I loved Young’s portrait of God’s grace. I know most people don’t see God’s grace in the Old Testament, but I do. Over and over again. From clothing Adam and Eve to waiting for the “Sin of the Amorites” to reach “its full measure.” Israel was allowed to wander rather than be wiped out and Bathsheba’s son was one of the greatest King’s in the history of the nation. Throughout the prophets we hear God’s words of wrath, yet every other chapter this One who appears as Tyrant speaks words of love, hope and promise to those who are His Chosen, which, when we remember that Ruth was a Moabite and Rahab was “sinful” AND not an Israelite, seems to include more people than just those born in the line of Abraham. Grace . . . over and over again God speaks grace . . . but are we listening.
The only struggles I had with the book were in my own limitations. The first day I struggled with someone being so presumptious to speak as if they knew what God would say or do. Sometimes I think I may have been in the camp who would never have spoke the Tetragraman or written the vowels. Because, while I am learning to be in relationship with the Trinity, I still hold Him in complete awe and revere Him to a point I sometimes am afraid to be too intimate or presumptious. Once I began to see this struggle was in my own failure to be in complete union with My Father rather than the author’s boldness, my reading experience was much more enjoyable.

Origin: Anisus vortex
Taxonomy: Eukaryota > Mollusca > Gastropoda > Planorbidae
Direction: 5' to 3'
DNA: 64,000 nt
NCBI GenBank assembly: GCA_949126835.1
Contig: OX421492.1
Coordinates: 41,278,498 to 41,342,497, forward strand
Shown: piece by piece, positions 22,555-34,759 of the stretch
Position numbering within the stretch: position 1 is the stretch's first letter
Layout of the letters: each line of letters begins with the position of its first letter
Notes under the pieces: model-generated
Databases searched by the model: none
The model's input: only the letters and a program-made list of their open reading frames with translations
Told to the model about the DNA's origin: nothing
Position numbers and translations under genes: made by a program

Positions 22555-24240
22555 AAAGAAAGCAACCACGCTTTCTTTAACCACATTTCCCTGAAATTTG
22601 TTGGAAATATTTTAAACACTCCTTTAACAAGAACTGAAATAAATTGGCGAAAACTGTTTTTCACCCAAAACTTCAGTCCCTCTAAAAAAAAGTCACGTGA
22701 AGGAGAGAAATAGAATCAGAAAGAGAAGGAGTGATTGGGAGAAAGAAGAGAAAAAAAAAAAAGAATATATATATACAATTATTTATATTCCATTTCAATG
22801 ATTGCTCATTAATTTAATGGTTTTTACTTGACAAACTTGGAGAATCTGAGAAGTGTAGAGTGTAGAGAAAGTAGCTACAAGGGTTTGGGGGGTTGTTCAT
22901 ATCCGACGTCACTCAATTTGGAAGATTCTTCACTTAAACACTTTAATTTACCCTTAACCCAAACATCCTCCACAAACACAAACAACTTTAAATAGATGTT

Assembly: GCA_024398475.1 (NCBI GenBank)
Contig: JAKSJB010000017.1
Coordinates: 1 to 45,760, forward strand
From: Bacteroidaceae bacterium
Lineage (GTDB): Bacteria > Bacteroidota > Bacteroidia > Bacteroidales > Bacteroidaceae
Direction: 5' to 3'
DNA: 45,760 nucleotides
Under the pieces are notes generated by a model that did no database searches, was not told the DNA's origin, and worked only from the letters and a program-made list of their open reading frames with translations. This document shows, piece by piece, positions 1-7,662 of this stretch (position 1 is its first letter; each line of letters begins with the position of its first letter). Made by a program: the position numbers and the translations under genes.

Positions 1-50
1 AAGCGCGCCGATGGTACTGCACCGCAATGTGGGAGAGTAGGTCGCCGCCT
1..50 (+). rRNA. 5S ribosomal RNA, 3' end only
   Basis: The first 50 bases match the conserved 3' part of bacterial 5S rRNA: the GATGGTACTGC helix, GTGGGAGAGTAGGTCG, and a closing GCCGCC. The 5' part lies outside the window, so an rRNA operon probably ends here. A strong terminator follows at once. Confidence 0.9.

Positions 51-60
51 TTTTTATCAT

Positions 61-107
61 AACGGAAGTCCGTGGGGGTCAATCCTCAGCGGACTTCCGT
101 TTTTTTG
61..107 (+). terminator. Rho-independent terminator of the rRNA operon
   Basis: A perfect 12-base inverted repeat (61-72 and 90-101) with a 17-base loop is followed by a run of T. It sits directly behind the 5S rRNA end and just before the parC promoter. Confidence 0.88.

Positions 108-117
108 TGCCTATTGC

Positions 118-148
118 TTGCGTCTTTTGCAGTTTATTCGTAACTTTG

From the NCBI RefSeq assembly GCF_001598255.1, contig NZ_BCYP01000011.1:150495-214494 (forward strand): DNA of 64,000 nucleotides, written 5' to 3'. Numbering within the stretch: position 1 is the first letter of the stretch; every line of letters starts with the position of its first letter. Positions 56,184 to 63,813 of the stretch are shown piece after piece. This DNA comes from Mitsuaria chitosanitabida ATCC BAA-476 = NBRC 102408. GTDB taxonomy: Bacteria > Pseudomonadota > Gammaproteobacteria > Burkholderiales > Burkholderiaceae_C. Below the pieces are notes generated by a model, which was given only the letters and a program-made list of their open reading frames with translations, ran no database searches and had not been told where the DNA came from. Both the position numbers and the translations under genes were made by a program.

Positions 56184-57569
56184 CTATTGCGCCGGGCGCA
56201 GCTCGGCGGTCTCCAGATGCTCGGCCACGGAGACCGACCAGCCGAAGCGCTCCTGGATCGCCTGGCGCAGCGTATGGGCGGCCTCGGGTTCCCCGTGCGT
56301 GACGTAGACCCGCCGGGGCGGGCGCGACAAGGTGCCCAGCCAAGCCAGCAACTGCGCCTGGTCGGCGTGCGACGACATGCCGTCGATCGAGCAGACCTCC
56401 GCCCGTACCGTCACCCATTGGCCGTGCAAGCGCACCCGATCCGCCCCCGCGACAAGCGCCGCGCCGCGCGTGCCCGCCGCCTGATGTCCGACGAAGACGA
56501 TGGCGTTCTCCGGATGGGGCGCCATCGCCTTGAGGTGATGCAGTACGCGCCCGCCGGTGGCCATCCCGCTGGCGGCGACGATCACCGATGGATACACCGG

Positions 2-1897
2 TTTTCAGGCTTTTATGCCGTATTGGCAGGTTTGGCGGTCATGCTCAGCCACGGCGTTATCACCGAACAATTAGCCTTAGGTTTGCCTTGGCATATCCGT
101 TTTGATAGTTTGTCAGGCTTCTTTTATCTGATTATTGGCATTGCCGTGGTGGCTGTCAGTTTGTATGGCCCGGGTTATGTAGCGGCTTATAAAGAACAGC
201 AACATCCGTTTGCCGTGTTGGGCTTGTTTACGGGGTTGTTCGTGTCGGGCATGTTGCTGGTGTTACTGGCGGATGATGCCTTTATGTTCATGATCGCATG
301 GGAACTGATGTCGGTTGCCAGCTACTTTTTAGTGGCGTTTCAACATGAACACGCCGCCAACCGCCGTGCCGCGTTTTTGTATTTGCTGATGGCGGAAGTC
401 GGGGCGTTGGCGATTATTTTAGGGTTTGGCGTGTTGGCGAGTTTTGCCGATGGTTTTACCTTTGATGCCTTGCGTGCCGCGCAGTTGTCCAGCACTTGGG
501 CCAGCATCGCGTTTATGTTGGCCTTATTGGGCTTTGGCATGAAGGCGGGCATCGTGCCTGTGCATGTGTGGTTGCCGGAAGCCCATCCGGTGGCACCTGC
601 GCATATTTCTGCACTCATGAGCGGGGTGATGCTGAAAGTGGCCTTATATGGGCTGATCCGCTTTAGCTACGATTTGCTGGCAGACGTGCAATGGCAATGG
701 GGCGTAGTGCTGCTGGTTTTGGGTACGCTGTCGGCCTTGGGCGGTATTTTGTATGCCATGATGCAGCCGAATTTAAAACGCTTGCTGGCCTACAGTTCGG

My other struggle was in the form of jealousy or envy. I just kept thinking . . . I want that kind of relationship with the Father. I want the intimacy and courage to call God, Papa. Stemming from my limitations of the last paragraph I’m sure. It’s just something I have to grow through and while I can’t do it myself, I don’t think the author is out of line with this “title.”
As for the accusations of Heresy . . . I can’t find one place that contradicts scripture. Oh, it often goes against the grain of organized religion and takes our Holy Father out of the box, but no place did I find a contradiction. I read that some have problems with a person “seeing God,” but by the end the author makes it seems as though Mack saw a “vision.” Perhaps like John . . . we don’t seem to doubt that he saw Christ. And the note . . . OK . . . God probably doesn’t send notes, but to dismiss a work of fiction because of this one thing and to think that God couldn’t have told someone to put a note in a mailbox, well . . . it just didn’t bother me.
Theological Problems . . . I believe that they will only be found by those whose theology is based on what they learned as a child . . . not what they learned from reading scripture for themselves. If I’d have read this 15 years ago, I’d have had serious problems. I was raised with a belief system that was a good foundation, but seriously limited by human perspective and I hadn’t as yet discovered my own faith yet completely, but was still living on the apron strings of my great-grandmother’s faith.
Only for the Biblically grounded . . . I don’t think so. Within these pages lies much truth that I believe can send the reader to scripture to explore the Truth even more. If a person has no Biblical foundation, they’ll LOVE it. If they have limited Biblical knowledge, they’ll be troubled by it. But the more we read scripture, the more I believe we’ll discover this book, while a work of fiction, is an excellent picture of the Trinity.
But, I’d love to hear what you think too! Got questions about what I think of particular elements . . .
I’ll be waiting . . .